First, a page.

Much of the recent interest in the bowl appears to stem from work by two people: Hugh Bernard Fox (1932-2011), an anthropologist at Michigan State University and poet, and Clyde Ahmad Winters, an Afrocentrist scholar (who believes that the Olmecs “were the descendents of the Atlanteans that formerly lived in ancient Libya”. Fox disagreed with Aragón’s assessment of the writing as cuneiform, preferring to see it as Phoenician. Winters, on the other hand, sees it as proto-Sumerian. Obviously, both can’t be right! It is also possible, of course, that neither is right. Despite identifying the inscription as Phoenician, Fox neglects to translate it. Winters’s translation reads:

[Right side] (1) Girls take an oath to act justly (this) place. (2) (This is) a favorable oracle of the people. (3) Send forth a just divine decree. (4) The charm (the Fuente Magna) (is) full of Good. (5) The (Goddess) Nia is pure. (6) Take an oath (to her). (7) The Diviner. (8) The divine decree of Nia (is) , (9) to surround the people with Goodness/Gladness. (10) Value the people’s oracle. (11) The soul (to), (12) appear as a witness to the [Good that comes from faith in the Goddess Nia before] all mankind. [Left side] (1) Make a libation (this) place for water (seminal fluid?) and seek virtue. (2a) (This is) a great amulet/charm, (2b) (this) place of the people is a phenomenal area of the deity [Nia’s] power. (3) The soul (or breath of life). (4) Much incense, (5) to justly, (6) make the pure libation. (7) Capture the pure libation (/or Appear (here) as a witness to the pure libation). (8) Divine good in this phenomenal proximity of the deity’s power.

That is not the end of the matter. Yet another translation, attributed to Alberto Marini runs:

The Lord of Serenity with the light gathers and herds together the large animals and the goats and the kids (weakened by lack of fodder, or wandering in search of food) to the open fields for rest.

Marini suggests that “[i]n this context, “rest” appears to mean slaughter, for sacrifice or butchery, and to convert their hides to leather for apparel”.

Real proto-cuneiform

Real proto-cuneiform: it’s very different from the “writing” on the Fuente Magna bowl [Source]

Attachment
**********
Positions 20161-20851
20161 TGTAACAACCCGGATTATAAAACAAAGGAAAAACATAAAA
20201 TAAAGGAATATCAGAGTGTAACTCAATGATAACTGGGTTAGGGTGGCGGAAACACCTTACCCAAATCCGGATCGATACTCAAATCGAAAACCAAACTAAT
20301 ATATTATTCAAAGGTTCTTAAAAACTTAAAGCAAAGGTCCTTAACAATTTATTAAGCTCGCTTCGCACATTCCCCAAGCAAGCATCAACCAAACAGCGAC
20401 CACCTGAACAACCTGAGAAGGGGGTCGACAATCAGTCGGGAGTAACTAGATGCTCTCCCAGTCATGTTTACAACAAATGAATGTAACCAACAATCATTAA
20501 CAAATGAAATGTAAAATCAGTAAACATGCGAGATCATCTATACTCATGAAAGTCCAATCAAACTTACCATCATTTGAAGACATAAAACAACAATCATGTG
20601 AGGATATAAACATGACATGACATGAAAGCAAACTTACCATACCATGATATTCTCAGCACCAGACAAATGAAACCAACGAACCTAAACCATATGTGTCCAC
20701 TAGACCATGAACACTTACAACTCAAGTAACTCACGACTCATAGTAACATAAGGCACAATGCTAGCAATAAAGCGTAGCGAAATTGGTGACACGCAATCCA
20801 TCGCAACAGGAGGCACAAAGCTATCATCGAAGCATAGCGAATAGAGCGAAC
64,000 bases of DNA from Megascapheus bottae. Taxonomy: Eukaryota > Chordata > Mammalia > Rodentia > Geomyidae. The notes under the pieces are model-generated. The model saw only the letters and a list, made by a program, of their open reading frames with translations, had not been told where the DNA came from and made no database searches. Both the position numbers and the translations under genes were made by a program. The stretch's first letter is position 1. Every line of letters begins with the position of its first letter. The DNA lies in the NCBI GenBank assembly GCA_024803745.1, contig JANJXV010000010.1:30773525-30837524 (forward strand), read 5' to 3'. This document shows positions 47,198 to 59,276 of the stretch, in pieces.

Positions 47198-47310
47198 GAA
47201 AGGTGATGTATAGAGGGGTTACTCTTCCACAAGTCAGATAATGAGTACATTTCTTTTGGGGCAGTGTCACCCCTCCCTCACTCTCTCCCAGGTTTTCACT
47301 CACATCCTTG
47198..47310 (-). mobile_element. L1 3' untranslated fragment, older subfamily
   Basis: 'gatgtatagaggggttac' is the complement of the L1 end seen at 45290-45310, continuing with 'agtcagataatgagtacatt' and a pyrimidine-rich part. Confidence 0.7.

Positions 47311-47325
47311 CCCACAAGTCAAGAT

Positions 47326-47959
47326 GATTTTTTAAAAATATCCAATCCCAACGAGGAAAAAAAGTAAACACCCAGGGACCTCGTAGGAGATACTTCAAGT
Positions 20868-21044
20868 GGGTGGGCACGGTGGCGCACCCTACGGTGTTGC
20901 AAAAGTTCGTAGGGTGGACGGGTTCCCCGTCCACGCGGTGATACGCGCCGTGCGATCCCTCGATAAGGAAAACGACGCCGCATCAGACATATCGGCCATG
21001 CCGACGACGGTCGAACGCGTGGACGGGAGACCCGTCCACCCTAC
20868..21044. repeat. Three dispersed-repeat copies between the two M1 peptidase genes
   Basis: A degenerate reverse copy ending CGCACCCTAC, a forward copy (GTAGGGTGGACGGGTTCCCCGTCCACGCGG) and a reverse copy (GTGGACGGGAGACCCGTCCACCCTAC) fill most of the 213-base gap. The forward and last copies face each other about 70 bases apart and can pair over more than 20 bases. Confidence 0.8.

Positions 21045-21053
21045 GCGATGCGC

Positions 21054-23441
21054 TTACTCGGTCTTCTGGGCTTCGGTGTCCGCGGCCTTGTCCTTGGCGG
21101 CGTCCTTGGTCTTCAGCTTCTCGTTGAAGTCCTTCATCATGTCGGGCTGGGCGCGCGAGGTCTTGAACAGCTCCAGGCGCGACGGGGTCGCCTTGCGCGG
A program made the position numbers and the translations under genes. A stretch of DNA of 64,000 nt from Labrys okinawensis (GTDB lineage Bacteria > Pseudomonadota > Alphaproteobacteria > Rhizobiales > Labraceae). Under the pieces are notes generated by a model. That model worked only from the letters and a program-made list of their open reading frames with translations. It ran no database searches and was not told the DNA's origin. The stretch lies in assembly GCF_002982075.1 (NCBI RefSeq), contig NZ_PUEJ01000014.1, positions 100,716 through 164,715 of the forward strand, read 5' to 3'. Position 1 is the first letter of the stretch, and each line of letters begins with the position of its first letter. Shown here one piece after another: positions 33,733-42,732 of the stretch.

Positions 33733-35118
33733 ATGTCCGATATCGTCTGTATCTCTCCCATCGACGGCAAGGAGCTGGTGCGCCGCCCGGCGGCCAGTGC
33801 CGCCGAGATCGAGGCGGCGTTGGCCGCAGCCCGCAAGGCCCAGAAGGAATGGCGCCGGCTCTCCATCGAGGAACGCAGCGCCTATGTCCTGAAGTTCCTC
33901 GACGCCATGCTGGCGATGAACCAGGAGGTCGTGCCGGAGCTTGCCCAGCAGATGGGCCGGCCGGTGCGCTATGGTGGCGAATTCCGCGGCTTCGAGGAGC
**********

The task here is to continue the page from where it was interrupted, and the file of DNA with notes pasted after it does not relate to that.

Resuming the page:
As with the question of the language, here we have two supposed authorities producing quite different translations, allegedly from the same original language. Again, both can’t be right (and I have a suspicion that neither is correct). Supporters of the bowl’s authenticity claim that it is evidence for transatlantic contacts before the Vikings. It sits alongside other supposed evidence, such as the (probably non-existent) Paraíba stone, the Newark “Holy Stones” and the Los Lunas inscription. What the supporters cannot agree on was the date of the hypothesised contact. Was it c 3000 BCE, as Clyde Winters would have it? Or was it in the middle of the first millennium BC, as Hugh Fox believed? Why is the rest of the iconography of the bowl like that of the Tiwanaku culture, about 600-950 CE? What can we make of this very confusing tale? For one thing, no Sumeriologist has accepted that the symbols on the interior of the bowl are “proto-Sumerian” (by which the authors promoting the Fuente Magna bowl presumable mean Sumerian hieroglyphs or proto-cuneiform). Indeed, these symbols seem to be part of the general iconography of the pre-Columbian Altiplano cultures and bear only the vaguest resemblance to Sumerian hieroglyphs. They seem real enough. It is the cuneiform that is the most worrying aspect. Despite Hugh Fox’s belief that the inscriptions are Phoenician, no examples of Phoenician cuneiform have been found farther west than Malta. By the time the Phoenicians established colonies in the western Mediterranean basin, they had given up cuneiform and were using an alphabet ancestral to all modern western scripts. And the cuneiform looks very wobbly. Real cuneiform is written in neat rows, not vague panels, as we see on the bowl. That is a feature of proto-cuneiform. It looks to have been executed by someone who has seen a cuneiform text and is attempting to copy it onto a surface that they have no skill in working. To put it bluntly, it looks like a fake. The bowl has also been a problem for debunkers. Most seem happy to dismiss it as a hoax having no provenance. This is a little unfair. Whatever we might think of the work of Bernardo Biados and Freddy Arce, they did actually travel to the alleged site of its discovery and interviewed the person who claimed to have found it. This is very different from asserting that “there is no provenience. None. Nada. Zilch. We have anecdotes of it being “discovered””. As we’ve seen, this isn’t quite the case. The provenance may not be secure, but there is at least a likely location. Discussion on Wikipedia that led to the deletion of a page dedicated to the bowl wrongly stated that the script was first said to be cuneiform in 1985, while Jason Colavito has wrongly claimed that “[n]o one paid attention to it until 2000”: we have seen that a book published in 1979 already made that claim. So, Spirit Science, your item number 2 is also not an “Amazing Discovery That Will Make Me Question Everything